With established and emerging life sciences and biotech companies increasing their presence all over the world, this is a business sector that shows no signs of slowing.
Across the US there are numerous research institutions and educational establishments focusing on biotech, ensuring that competition among American cities for life sciences business continues to heighten.
As the sector grows in Texas, it has now become a favoured location for biotech and life sciences companies to start their business.
Texas life sciences environment driving growth
When looking at whether Dallas is a good place to start a biotech or life sciences company, the growth and presence of both established and emerging companies is key.
With more than 81,000 employees within the Texas life sciences sector and over 4,000 biotech companies, the marketplace is both established and growing.
With a highly educated workforce and multiple educational and research institutions in the state, the Texas life sciences sector is now established as well as burgeoning.
As a leading location in biotech innovation, the exponential growth of the industry has led to more than 5,200 biotechnology and life sciences-related manufacturing and R&D firms opening or expanding their corporate operations in Texas.
Industry leaders such as Kimberly-Clark and Celanese have long been established in the state, with Merck, the leading German life sciences and technology company, recently opening a location in Austin.
Merck has also recently announced a $2.2bn investment for new innovation and research after acquiring Dallas-based cancer drug developer Peloton Therapeutics, further demonstrating Texas’s strength in this field.
Austin leading the way for biotech in Texas
Austin is the state capital and the financial heart of Texas. Already known as a high-tech centre with companies including AMD, Oracle and Nintendo operating from the city, it is also emerging as a biotech hub and one of the most prosperous locations for biotech in Texas.
Within the city and metropolitan region there is an expanding cluster of innovative life sciences companies that are helping establish it as a hub for the sector, with a blend of established and emerging companies.
With its world-class academic research facilities and a highly educated population, Austin continues to attract life sciences investment.
This is often driven by collaboration between companies, research facilities and academic institutions including the Dell Medical School and University of Texas at Austin.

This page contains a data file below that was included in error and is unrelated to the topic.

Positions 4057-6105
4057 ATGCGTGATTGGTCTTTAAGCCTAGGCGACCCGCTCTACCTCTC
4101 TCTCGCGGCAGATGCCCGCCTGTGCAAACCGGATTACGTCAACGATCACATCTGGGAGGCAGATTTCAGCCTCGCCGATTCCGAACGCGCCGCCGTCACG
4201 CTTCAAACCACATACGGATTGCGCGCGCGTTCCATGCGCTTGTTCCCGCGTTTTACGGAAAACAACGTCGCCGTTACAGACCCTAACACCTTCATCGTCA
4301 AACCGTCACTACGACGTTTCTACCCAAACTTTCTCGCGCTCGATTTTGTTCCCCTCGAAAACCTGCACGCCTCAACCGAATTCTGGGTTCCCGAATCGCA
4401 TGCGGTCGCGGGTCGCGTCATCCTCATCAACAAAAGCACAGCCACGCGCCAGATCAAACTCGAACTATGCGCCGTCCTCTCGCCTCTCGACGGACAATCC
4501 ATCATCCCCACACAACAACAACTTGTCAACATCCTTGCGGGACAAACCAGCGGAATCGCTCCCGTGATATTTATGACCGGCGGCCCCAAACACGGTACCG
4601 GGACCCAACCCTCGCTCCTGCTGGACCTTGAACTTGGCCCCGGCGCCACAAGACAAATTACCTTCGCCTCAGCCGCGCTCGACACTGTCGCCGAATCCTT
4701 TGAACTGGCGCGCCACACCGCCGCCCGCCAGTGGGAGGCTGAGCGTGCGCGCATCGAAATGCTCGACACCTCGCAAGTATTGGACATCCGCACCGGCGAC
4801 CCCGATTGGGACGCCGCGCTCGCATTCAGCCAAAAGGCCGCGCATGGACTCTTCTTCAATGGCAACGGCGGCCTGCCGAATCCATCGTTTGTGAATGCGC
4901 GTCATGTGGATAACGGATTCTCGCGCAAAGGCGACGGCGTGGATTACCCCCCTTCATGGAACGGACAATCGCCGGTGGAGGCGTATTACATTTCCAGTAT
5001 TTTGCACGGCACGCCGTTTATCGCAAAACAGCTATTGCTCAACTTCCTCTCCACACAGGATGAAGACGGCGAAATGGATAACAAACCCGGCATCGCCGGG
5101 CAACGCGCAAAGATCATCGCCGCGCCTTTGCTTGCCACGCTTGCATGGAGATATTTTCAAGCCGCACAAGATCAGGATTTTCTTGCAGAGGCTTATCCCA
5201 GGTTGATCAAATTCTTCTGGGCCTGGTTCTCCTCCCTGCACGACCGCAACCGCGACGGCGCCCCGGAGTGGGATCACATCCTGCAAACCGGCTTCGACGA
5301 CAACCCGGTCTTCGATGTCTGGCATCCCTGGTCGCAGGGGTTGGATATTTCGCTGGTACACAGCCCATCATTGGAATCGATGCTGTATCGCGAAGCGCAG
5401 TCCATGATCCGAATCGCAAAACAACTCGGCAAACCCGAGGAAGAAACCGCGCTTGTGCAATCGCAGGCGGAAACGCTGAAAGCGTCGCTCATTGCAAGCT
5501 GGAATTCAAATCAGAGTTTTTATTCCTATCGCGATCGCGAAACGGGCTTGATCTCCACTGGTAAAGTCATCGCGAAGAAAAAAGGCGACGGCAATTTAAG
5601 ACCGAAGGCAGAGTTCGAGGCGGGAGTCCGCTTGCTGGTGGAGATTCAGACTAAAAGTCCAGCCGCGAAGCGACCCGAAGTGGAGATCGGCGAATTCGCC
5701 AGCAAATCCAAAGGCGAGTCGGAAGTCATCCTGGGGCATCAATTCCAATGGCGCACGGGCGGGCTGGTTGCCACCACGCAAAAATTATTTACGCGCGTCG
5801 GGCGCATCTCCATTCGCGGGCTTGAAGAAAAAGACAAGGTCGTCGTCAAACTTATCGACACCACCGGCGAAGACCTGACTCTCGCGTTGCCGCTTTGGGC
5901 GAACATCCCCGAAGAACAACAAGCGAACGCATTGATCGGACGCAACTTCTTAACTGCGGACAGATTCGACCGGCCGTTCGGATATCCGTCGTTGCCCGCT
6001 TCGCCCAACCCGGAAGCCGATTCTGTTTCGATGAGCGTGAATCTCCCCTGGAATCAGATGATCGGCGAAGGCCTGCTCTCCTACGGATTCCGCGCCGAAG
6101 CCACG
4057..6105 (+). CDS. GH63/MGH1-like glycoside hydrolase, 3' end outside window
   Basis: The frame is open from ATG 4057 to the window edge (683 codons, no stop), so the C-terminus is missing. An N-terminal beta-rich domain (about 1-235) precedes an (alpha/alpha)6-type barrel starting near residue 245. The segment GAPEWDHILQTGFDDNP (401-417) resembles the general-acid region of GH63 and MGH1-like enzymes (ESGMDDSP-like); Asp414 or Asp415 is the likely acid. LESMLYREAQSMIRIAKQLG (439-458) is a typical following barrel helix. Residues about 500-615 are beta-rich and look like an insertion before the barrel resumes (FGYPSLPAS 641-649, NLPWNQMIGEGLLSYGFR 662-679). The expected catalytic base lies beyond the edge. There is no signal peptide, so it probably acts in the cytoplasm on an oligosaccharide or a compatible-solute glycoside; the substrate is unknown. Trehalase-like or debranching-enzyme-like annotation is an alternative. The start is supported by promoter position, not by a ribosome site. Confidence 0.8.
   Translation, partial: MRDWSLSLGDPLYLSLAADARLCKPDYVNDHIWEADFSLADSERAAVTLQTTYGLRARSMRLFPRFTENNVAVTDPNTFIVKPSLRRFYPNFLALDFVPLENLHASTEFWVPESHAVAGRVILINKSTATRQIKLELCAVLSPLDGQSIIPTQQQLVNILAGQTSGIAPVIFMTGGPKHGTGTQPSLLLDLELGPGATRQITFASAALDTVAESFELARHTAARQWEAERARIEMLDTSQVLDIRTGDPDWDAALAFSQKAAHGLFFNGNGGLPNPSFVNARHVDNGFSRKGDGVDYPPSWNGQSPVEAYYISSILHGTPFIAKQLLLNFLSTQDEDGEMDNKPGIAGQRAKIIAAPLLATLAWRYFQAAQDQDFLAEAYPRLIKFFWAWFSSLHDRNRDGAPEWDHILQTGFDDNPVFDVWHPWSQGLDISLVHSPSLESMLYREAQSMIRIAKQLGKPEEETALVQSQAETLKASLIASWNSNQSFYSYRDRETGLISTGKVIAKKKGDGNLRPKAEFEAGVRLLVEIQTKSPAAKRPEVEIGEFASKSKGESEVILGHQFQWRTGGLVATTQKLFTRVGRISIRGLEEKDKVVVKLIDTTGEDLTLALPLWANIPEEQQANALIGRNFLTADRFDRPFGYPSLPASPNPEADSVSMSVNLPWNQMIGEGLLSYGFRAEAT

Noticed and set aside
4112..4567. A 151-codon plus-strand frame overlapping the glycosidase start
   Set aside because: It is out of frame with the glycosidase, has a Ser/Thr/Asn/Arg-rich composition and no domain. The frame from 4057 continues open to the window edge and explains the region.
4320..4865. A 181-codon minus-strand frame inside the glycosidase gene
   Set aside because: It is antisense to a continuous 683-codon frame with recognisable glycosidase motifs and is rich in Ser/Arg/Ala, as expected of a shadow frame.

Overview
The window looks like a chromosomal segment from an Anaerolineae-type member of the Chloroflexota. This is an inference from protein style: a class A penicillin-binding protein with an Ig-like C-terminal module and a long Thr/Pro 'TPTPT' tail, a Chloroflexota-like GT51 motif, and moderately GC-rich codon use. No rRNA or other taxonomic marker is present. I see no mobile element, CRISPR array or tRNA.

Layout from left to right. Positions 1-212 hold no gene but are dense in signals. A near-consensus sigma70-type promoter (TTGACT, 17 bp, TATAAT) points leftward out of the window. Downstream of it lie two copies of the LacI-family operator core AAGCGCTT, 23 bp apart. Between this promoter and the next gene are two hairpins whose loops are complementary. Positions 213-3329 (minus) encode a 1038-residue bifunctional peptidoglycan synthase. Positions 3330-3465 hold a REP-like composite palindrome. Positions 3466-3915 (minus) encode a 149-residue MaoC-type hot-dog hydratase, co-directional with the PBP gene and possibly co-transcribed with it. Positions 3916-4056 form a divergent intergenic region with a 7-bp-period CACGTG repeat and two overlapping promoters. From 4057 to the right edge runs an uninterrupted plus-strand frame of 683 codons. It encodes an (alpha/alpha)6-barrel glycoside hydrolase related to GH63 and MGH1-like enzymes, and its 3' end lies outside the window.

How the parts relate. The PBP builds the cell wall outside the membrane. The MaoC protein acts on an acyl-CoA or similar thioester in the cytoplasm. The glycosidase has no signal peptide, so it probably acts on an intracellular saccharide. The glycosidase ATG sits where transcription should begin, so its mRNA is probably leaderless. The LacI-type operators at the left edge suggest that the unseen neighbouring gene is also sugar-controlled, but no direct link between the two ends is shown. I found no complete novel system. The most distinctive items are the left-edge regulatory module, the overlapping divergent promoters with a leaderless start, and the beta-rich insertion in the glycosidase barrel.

In total, there are about 20 colleges and universities providing life sciences-related and healthcare education in the Austin area.
Thanks to an entrepreneurial environment led by substantial funding and ongoing research collaboration, Austin has become one of the leading US cities in the life science sector, according to a new report from CBRE. The report ranks Austin in third place among the most influential emerging life sciences cluster locations.
Combined with the profusion of research facilities and educational institutions, this has cemented Austin’s position as one of the top US cities for life sciences.
Dallas emerging as new Texas life sciences location
Though Austin continues to lead, Dallas is beginning to follow as biotech in Texas continues to create more business in the life sciences sector.
With a business-friendly environment, including multiple tax incentives for companies and individuals, and a consistent biotech-specific graduate pool from the University of Texas at Dallas, biotech in Texas is increasingly strong in the city.
In a recent CBRE report, Dallas was ranked sixth in the US for emerging biotech and life sciences markets. As well as economic growth, employment numbers are also rising. As of 2022, the number of US life sciences graduates had doubled from the rate a decade ago.
With a low unemployment rate in Texas life sciences companies (and the industry in general), job prospects are good but competitive.
As well as its strong life sciences infrastructure, Dallas is also a good place to start a biotech or life sciences company due to several other factors.
These include the relatively low cost of living, a business-friendly, tax-incentivised environment and ongoing, consistent growth.
Setting up a biotech or life sciences company is also about the potential workforce. In Dallas, the educational institutions that major in life sciences continue to provide suitable talent, something that draws sector leaders to the city and the state.
In 2021 alone, the Dallas Regional Chamber recorded that Dallas-based universities produced 1,935 bachelor’s degrees, 378 master’s degrees, and 108 doctorate degrees in biological and medical sciences.
Information, Data and Statistics from Austin Business Journal, Texas Chamber of Commerce, Boston Chamber of Commerce, CBRE, Dallas Regional Chamber, University of Texas at Dallas.